- Everything else in the abstract should (just) elaborate with details on those things, not add new main points.
- Help us highlight the broad uses of C++. We want people looking at our program to think, “Wow, C++ sure is used in a lot of different applications in a lot of different industries.” If your session is based on experience from or application in embedded, robotics, games, finance, science, etc. or a large, successful, “hot,” or otherwise well-know company then consider that as part or your title.
- If worded properly your session can be compelling to those in the same field and also to those that want to apply the lessons learned in your field to their problems.
Less Great: “constexpr performance tips” Much Better: “Using constexpr for performance in low-latency Google search engine code” Less Great: “Cross-platform C++ development using Visual Studio” Much Better: “Cross-platform C++ development targeting Android, iOS, Windows, Xamarin, Linux and IoT” (possibly adding “using VS”)
- Consider a flavor of “How you can X by learning / embracing / using / understanding Y” rather than “Some thoughts on Y.” Emphasizing the practical value of attending your talk is what turns a website visitor into a conference/session attendee.
- Attendees come to CppCon to learn new ways to use C++ effectively. Therefore, all CppCon talks should focus on showing attendees how to use C++ well. As a litmus test, the take-away of every talk should be a list of “here’s what you can/should do in C++.”
- Example: A talk that shows a technique from another language and then focuses on how to accomplish that in C++ is fine. A talk about “<other language> for C++ programmers” that is primarily teaching about another language is not, because it doesn’t focus on using C++ effectively.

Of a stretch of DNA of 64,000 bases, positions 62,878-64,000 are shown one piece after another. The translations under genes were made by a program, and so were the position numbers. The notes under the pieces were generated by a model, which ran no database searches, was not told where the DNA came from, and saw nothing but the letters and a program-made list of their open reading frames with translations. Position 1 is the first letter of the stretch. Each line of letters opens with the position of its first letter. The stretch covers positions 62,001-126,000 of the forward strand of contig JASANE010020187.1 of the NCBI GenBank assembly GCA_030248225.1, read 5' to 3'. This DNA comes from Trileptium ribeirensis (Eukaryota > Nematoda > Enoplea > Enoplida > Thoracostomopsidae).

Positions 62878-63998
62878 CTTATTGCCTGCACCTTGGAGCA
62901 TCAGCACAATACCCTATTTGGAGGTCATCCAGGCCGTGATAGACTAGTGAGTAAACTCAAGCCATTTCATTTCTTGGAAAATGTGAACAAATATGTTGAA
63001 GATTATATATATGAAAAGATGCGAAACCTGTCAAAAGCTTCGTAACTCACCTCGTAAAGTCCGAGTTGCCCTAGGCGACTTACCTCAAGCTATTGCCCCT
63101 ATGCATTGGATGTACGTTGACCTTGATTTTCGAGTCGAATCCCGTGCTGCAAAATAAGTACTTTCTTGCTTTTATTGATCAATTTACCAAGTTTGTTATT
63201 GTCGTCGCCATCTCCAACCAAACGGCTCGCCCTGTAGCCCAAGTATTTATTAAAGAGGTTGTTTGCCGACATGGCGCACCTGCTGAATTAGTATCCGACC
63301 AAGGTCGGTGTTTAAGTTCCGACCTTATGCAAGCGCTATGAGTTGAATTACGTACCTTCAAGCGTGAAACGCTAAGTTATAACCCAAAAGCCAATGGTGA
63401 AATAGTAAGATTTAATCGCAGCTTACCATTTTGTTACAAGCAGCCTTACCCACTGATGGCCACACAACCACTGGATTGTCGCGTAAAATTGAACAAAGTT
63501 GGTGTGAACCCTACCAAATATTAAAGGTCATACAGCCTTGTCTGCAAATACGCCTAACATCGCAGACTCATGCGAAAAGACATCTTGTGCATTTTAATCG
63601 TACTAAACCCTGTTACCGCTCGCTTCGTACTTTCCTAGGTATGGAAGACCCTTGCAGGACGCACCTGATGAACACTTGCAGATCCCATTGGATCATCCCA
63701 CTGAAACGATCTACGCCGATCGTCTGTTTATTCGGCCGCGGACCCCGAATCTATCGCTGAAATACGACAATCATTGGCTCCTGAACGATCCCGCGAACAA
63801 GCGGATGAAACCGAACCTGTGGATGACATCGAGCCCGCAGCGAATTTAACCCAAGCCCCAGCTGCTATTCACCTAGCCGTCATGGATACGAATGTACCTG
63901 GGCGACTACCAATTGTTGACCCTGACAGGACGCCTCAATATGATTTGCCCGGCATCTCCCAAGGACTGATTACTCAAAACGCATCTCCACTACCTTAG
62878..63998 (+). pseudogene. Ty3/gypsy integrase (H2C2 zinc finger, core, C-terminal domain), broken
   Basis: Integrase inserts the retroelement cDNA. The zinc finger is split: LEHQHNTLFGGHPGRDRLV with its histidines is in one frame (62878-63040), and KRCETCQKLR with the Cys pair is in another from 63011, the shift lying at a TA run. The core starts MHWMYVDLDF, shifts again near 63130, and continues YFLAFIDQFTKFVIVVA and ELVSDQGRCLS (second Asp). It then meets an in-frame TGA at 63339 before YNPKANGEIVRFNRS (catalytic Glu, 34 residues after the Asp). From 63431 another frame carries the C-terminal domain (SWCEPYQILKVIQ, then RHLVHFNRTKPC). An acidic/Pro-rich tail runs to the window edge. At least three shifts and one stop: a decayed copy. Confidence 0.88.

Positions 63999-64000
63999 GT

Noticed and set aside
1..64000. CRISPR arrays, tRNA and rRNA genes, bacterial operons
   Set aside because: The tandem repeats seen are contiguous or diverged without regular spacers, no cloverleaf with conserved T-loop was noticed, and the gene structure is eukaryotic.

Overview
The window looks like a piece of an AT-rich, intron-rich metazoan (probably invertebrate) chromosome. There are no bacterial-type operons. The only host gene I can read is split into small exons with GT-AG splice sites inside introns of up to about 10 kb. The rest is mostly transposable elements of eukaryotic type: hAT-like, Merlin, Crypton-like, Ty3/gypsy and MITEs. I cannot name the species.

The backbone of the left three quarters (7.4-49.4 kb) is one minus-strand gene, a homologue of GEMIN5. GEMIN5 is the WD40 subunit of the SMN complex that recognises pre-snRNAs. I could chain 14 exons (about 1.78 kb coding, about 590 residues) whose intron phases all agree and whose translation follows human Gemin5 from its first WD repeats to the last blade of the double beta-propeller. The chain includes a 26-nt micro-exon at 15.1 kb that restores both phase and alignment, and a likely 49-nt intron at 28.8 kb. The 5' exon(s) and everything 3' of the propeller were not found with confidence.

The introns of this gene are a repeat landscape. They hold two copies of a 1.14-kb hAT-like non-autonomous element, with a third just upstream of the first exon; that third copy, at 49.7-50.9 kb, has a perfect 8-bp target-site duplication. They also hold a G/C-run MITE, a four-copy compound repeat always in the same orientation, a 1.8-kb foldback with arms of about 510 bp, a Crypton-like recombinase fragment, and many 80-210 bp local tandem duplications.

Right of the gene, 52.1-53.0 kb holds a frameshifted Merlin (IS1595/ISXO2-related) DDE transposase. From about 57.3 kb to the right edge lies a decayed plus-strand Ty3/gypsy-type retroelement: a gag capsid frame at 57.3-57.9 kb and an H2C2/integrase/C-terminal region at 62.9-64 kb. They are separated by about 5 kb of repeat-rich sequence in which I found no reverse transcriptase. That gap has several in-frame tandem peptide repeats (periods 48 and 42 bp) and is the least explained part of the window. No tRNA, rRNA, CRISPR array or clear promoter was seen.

- Example: A talk that complains, even bitterly, about how hard something is in C++ (and there are hard things! and some issues may even take some time to explain) and then focuses on “here’s what you do instead” guidance is fine. A talk that is mostly a rant about how difficult something is but that has little focus on practical solutions that do work is not, because it doesn’t focus on using C++ effectively.
- Avoid jargon and insider terms.
- A single unknown acronym or term may cause attendees to think “this talk is not for me.”
- It is fine to use such terms if you define them or make their meaning clear in context. You may even have such a term in your title, as long as you explain it in your abstract. “Applications of Hobb’s Algorithm in Low-Latency Libraries” is fine as long as the abstract lets us know something about Hobb’s algorithm and why it has special value (or challenges) in low-latency applications.
- You may also refer to something in a way that makes it clear that you will explain it so attendees don’t need to worry if they aren’t already familiar with the concept: “We will also cover Lippincott functions and other techniques for exception handling.”
- Humor/cleverness is okay.
- It is certainly not required and it is better to not attempt it than to fail at it.
- People are attending because they want information, not entertainment, but no one wants to be bored. Having a title/abstract that is catchy/funny/clever is a signal that your presentation won’t be dry.
- The litmus test is that what you write should work on both levels. It should make sense even if the reader doesn’t get the joke. Otherwise it is maybe off-putting or alienating.